Advertising frequency over reach:
The exact opposite is to create a one shot big splash ad for example a full page ad in a newspaper or magazine , TV ad on high prime times. The downside is that even with your ads on these high prime times or locations some or at least a percentage of your top target customers will not be watching or reading so putting all your eggs in one basket or doing the one shot splash will cause you to miss out on the opportunity of ever reaching them again.
There are 3 important facts you should be aware of when planning your ad schedule:
1- To guarantee your ad reaches most of your target customer group you need to run your ad between 9 - 12 times because at any given time , a portion of your potential high target customer group is tuned out, distracted or not in the right mindset to receive your messages properly.
2- Your ad needs to reach your potential customer at least 3 times to achieve your goal of grabbing his/her attention, arouse interest and hopefully action to make a buying decision of your product or service.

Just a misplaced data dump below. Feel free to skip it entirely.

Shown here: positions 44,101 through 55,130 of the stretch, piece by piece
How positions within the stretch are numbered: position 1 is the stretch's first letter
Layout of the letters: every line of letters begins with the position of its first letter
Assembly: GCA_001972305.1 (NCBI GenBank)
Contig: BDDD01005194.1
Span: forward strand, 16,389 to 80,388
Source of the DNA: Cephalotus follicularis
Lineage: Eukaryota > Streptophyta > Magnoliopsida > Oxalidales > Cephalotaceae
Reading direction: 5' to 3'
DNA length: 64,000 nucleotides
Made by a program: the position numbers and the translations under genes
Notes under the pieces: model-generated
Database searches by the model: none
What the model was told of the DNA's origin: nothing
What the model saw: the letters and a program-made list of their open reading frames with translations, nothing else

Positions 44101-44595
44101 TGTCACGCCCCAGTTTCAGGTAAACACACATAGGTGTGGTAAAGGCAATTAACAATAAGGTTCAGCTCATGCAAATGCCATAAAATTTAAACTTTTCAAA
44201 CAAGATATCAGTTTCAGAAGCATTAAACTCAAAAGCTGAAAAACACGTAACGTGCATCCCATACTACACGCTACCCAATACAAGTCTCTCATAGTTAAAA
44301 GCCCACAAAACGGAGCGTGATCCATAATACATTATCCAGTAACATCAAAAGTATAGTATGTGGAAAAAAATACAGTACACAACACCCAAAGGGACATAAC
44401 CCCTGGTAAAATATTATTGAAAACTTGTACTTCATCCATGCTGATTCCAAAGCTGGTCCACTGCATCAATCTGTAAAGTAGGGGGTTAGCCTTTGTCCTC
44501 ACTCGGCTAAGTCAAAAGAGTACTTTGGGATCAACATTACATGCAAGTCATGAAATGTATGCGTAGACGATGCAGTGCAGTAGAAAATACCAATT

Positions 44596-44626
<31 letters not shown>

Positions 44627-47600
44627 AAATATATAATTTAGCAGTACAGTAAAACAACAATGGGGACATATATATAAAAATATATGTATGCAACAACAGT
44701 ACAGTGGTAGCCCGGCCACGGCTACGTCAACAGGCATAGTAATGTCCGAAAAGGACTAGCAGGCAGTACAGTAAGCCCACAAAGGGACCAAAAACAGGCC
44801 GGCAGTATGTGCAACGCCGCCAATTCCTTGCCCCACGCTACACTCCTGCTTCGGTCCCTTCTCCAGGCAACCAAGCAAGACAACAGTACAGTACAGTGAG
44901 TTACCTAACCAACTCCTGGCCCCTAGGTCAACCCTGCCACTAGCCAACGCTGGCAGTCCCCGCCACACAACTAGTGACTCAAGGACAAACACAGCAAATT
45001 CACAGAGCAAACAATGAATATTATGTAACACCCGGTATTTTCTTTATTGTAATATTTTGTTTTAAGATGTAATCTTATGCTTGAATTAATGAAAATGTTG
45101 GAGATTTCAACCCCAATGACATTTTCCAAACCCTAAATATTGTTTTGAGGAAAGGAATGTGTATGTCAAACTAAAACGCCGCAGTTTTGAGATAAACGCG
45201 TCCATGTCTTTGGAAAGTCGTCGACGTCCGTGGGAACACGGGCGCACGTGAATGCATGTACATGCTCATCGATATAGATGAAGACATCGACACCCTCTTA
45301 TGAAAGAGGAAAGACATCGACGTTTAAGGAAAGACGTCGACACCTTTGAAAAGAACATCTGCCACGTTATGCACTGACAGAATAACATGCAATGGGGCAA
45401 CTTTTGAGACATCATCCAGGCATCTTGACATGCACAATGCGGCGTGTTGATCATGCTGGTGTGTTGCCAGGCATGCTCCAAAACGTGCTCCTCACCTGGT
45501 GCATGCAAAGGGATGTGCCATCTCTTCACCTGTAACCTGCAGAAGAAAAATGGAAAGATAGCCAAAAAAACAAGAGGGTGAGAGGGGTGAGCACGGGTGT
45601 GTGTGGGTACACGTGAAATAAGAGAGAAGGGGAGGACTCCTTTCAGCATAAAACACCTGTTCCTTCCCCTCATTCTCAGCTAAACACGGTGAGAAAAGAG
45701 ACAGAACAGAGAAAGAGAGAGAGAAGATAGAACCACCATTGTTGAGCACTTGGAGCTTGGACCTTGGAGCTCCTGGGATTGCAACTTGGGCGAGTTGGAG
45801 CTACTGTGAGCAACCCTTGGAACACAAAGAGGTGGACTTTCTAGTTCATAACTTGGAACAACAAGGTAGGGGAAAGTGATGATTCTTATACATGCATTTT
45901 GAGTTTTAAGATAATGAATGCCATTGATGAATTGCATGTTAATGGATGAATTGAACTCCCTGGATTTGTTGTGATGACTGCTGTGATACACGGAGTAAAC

3- Most ads need to run or air up between 25 - 30 times to achieve their target.
Making the best out of your advertising budget:
To make the best out of your advertising plan and gain frequency without breaking your budget limits , here are a few ideas :
Concentrate your ads, for example instead of running ads in 6 or seven newspapers , magazines or tv channels, run it three times in the best, most read or most watched ones or instead of running a light newspaper or magazine schedule and a light radio or tv schedule, choose one or the other and run a heavy schedule that achieves better results by concentrating your message by achieving more frequency that can have a more effective and changing effect on your potential customers which will also give you a number of advantages:
- You take advantage of discounted rates offered by media to high-volume advertisers.
- You save on production costs by creating ads for fewer media outlets.
- You increase visibility in your selected outlets, contributing to a perception of brand strength and clout in the minds of the readers or viewers.